Home' The Backwoodsman Magazine : Jan-Feb 2018 Contents 31
dead log to get at the dry heartwood
inside. First, you cut the log to a man-
ageable length (takes just seconds
with a good saw), then, you split it
from the end grain with an axe.
Even a mini-hatchet is an awe-
some splitter if you use the safe
method illustrated. Also, the blunt
poll of an axe is a handy hammer—
useful for setting tent stakes and
rivets and for straightening the hard-
ware of a bent aluminum pole or canoe.
I wouldn’t dream of going on a
r emote canoe trip without an axe!
If you don’t have an axe for
splitting wood, just use your belt knife
and hammer the spine on through
with a wooden mallet. In my outdoor
seminars I often wow the audience
by splitting a three-inch thick pine
log with a cheap paring
surprised at how effective
a small, light knife can
be when it is used with a
These edged tools
travel with me on all my
wilderness canoe trips:
Cliff Knife, from
Idaho Knife Works. I
designed this blade 10
years ago, but master
knife-smith Mike Mann
continues to improve on
the design. Specs are: 4-1/4 inch,
full-t ang, flat-ground, carbon-steel
(15N20) blade, one-sixteenth of an
inch thick at the spine. The edge is
sharpened right to the hilt—essential
for leverage when you “power-
shave” kindling. In the kitchen, the
lightweight Cliff slices meat and
vegetables like a culinary blade; in
the woods, it confidently splits four-
inch thick pine logs. The point is fine
enough to pick a splinter or bore a
hole in a fire-board; the carbon steel
blade sharpens easily to a razor edge
and in an emergency will produce a
reliable spark when struck with flint.
The blade has enough flex to do a
fair job of filleting fish.
A Gransfors Wildlife Hatchet
is usually enough axe for me.
When the route calls for
clearing portage trails,
I bring a larger (three-
quarter length) Gransfors
Small Forest axe. I have
never needed a larger
axe. On go-light trips I
pack a Gransfors mini-
hatchet (12 ounces)—it is
more efficient than most
full sized U.S. hatchets.
Saw: The Fastbuck
com) is the best folding
saw on the planet! I
won’t go to the woods
Original Leatherman tool: It’s
lightweight, compact and it has all
the tools I really need.
In summary: A medium sized
thin-bladed sheath knife, a multi-
tool and a compact folding saw and
light axe, are all the edged tools you
need on a remote bush trip in North
America, and indeed, most anywhere
else in the world. The tropics are the
notable exception. There, you’ll need
a machete. www.cliffcanoe.com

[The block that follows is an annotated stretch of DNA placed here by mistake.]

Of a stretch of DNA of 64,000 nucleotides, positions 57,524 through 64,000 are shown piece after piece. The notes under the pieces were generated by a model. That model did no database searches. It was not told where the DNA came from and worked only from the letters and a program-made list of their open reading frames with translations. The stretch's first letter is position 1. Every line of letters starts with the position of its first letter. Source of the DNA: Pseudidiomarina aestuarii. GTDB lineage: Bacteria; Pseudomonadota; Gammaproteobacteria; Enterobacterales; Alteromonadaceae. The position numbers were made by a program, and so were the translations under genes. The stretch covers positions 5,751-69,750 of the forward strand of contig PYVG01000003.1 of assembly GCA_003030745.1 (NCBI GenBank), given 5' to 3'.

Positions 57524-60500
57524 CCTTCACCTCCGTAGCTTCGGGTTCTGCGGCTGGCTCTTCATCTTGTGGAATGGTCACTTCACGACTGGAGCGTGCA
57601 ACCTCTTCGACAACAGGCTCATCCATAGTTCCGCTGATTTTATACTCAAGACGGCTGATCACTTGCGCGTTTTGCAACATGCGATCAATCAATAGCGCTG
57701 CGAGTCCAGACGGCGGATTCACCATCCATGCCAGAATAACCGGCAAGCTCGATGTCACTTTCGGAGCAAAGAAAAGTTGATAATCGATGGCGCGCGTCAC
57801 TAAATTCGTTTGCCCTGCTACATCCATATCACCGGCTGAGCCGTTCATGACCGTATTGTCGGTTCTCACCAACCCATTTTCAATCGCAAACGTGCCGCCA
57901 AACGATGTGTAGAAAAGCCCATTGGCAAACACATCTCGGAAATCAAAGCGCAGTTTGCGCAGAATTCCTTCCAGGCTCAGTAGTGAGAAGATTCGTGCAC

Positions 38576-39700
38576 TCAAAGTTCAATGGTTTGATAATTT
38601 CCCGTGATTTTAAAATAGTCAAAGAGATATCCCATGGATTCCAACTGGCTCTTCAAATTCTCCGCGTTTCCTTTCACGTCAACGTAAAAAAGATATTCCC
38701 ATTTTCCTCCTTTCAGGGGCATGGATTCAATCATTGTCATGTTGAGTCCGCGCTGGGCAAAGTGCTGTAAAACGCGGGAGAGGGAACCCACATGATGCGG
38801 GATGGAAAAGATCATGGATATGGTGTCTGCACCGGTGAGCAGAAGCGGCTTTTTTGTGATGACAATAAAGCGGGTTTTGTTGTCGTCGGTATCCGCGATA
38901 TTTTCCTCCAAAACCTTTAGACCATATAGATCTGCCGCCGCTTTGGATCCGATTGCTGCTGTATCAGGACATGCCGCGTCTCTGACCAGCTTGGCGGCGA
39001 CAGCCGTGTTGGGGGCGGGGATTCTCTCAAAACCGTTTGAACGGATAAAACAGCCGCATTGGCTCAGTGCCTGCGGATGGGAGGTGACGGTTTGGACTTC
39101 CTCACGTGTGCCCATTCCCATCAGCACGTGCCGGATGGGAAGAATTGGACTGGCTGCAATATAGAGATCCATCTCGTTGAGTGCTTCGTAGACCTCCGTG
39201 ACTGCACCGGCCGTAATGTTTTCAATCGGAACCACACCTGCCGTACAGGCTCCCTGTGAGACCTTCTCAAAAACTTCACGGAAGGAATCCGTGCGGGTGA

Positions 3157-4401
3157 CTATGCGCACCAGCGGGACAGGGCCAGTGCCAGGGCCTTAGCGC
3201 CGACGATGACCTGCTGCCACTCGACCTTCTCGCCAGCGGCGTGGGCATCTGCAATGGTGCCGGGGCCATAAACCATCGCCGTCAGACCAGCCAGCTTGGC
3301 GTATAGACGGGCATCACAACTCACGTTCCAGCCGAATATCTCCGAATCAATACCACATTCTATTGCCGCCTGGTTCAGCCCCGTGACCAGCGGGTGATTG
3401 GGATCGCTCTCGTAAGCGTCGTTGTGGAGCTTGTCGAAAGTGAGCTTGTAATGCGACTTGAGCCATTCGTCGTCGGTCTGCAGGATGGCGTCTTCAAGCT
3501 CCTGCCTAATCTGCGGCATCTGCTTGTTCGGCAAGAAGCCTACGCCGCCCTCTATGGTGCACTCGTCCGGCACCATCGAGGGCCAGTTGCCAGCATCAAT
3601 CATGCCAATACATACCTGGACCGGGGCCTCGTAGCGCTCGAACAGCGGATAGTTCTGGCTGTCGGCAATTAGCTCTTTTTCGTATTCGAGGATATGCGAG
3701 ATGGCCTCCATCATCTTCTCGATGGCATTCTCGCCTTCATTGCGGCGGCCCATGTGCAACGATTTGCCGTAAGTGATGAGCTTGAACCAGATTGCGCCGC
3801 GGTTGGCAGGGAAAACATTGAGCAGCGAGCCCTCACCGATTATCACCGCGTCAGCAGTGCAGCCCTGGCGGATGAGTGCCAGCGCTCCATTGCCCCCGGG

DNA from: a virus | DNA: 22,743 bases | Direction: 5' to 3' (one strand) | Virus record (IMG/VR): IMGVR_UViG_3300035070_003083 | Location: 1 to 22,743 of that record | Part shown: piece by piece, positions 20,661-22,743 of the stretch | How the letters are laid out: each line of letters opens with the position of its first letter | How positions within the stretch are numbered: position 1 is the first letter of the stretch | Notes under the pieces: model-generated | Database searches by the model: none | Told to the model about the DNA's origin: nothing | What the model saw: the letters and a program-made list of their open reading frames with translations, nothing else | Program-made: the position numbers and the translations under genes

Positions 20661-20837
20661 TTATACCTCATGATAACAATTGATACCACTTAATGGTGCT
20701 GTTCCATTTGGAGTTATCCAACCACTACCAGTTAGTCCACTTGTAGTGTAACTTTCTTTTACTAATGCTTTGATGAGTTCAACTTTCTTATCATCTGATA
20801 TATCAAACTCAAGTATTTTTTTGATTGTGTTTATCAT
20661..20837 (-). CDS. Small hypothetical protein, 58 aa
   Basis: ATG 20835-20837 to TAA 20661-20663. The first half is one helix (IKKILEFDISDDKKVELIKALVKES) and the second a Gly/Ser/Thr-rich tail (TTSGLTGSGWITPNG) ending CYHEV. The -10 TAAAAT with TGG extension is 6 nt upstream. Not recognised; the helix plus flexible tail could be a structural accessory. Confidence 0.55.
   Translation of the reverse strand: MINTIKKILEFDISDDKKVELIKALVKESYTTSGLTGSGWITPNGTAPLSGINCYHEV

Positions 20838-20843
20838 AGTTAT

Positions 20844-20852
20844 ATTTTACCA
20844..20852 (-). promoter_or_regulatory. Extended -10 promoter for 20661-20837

L to R: Gransfors Wildlife Hatchet, Fastbucksaw,
Idaho Knife Works, “Cliff Knife, Leatherman
Safe way to split wood: (Left) Splitting wood is
easy if you use the axe as a splitting wedge rather
than a chopping tool. Thick logs can be easily
split by this method. No axe? Just use the same
procedure with your fixed-blade knife. (Right)
Kindling splits easier from the end grain—a
process that is easier and safer if you use a stick
of wood to hold the upright stick in place.
Cliff Jacobson is one of North
America’s most respected outdoors
writers and wilderness guides.
He is a retired environmental
science teacher, an outdoors
skills instructor, a canoeing and
camping consultant, and the
author of hundreds of articles and
more than a dozen top-selling
books. His video, “The Forgotten
Skills”, details the most important
camping procedures. His flaghsip
book, Canoeing Wild Rivers,
5th Edition (Falcon Guides) has
been in revised continuous print
since 1984 and is internationally
recognized as the premier text
for canoeing wilderness rivers.
Cliff is a distinguished Eagle
Scout, a recipient of the American
Canoe Association’s prestigious
Legends of Paddling Award and a
member of the ACA Hall of Fame.
Cliff has canoed and camped in
the deserts of the west, the forest
and tundra of Canada, Alaska,
Norway and Finland, the tropics
of Costa Rica and the glacier ice of
Spitzbergen, Norway. He has never
carried-or needed-a big knife!
See Cliff’s web-site, www.cliff
canoe.com for information about
his books and popular video.
Cliff’s newest book, “Justin Cody’s
Race to Survival” (a riveting teen
adventure that teaches canoeing
and camping skills) is available as
a FREE download on his web-site.
Click on SHOP/FREE.
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